Dear HR Knowledge: We have an employee out on leave and now they are telling us they have no idea when they will be able to return — what do we do?
The best-laid plans do indeed often go awry. An employee on medical leave may have every intention of returning by a specific date, but life has a way of altering even the most concrete plans.
You would think based on the frequency we are asked this question we would have a concrete black-and-white answer; however, as with most HR compliance responses this one lives in the gray and there is no “one size fits all” approach when it comes to addressing an employee’s leave of absence as each situation must be handled based on the relevant details of that specific set of circumstances.
We get it, you have a business to operate and need to fill this essentially open position. Thinking about separating with this employee may appear to be a simple solution but proceed with great caution.
In many states, terminating an employee without first determining if it’s reasonable to extend the leave is unlawful. Employers covered under the federal Family and Medical Leave Act (FMLA) can begin by determining if the employee exhausted their FMLA leave entitlement, which includes being provided the applicable notices and paperwork. In addition, there could be other leave entitlements under state law that may need to be considered. It does not end there, as employers must take into consideration the federal Americans with Disabilities Act (ADA). Covered employees may qualify for an extended leave as a reasonable job accommodation under the ADA.
A good place to start when you are faced with this situation is having an open dialogue with your employee about the new return to work date. Your employee is likely just as frustrated, not to mention anxious, over the situation as you are. Ill health, medical procedures, and mounting concerns over when or if they will ever feel well enough to work again can take a toll on anyone.
While your employee may not have a clear idea of exactly when they can return, talking it out could go a long way toward clarity. Remember, that as an employer, you have the right to obtain job-related medical information to help determine if there are any accommodations your organization can make. From there, you might better determine if the flexibility of a few extra weeks is needed or if the employee will be able to return to work at all. Sure, a couple of extra weeks’ leave might not be the outcome you desired, but as an employer, it’s best to consider all accommodations and understand that you may need to be flexible in these situations.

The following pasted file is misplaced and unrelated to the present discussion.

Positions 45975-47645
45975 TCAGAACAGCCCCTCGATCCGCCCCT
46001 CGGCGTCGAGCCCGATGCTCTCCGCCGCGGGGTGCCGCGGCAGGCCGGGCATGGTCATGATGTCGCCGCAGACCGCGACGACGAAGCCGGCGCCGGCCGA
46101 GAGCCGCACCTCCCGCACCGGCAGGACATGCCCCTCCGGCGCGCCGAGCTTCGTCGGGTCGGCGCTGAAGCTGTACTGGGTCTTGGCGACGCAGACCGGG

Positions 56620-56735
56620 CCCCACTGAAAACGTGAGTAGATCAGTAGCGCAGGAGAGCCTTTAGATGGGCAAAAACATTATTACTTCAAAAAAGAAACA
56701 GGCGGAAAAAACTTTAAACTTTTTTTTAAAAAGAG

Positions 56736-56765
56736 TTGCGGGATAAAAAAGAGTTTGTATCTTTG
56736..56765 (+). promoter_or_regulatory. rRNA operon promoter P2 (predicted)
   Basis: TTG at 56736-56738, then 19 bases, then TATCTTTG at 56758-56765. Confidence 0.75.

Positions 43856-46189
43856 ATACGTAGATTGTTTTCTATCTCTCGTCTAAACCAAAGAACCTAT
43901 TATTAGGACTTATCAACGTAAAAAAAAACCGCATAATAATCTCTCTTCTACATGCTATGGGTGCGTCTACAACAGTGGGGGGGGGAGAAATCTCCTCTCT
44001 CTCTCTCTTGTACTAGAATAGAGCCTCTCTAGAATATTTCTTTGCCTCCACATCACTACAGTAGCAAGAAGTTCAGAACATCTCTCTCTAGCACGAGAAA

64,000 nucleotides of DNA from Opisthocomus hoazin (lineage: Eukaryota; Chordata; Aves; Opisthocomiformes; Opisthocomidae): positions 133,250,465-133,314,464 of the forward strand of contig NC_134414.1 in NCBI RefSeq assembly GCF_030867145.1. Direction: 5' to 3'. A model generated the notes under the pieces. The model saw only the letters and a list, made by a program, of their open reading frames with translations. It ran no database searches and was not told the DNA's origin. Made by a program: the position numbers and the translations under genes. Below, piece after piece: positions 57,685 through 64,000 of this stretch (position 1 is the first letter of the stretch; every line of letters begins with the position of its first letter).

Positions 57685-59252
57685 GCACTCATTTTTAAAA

That said, if the employee has no idea when they will be ready to return to work and/or if they will be able to function to the level of capacity prior to the medical leave, then the obligation to extend the leave no longer exists.
With the myriad of leave laws protecting employees, employers need to approach the termination of employees as related to leave with caution. The best advice we can offer employers is to have a clear process and policy and then follow it. Make sure you have provided your employee with all the appropriate paperwork and notices and keep an open dialogue. And remember, unlimited leave is not considered a “reasonable” accommodation.
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This content is provided with the understanding that HR Knowledge is not rendering legal advice. While every effort is made to provide current information, the law changes regularly and laws may vary depending on the state or municipality. The material is made available for informational purposes only and is not a substitute for legal advice or your professional judgment. You should review applicable laws in your jurisdiction and consult experienced counsel for legal advice. If you have any questions regarding this advisory, please contact HR Knowledge at 508.339.1300 or email us.DOWNLOAD PDF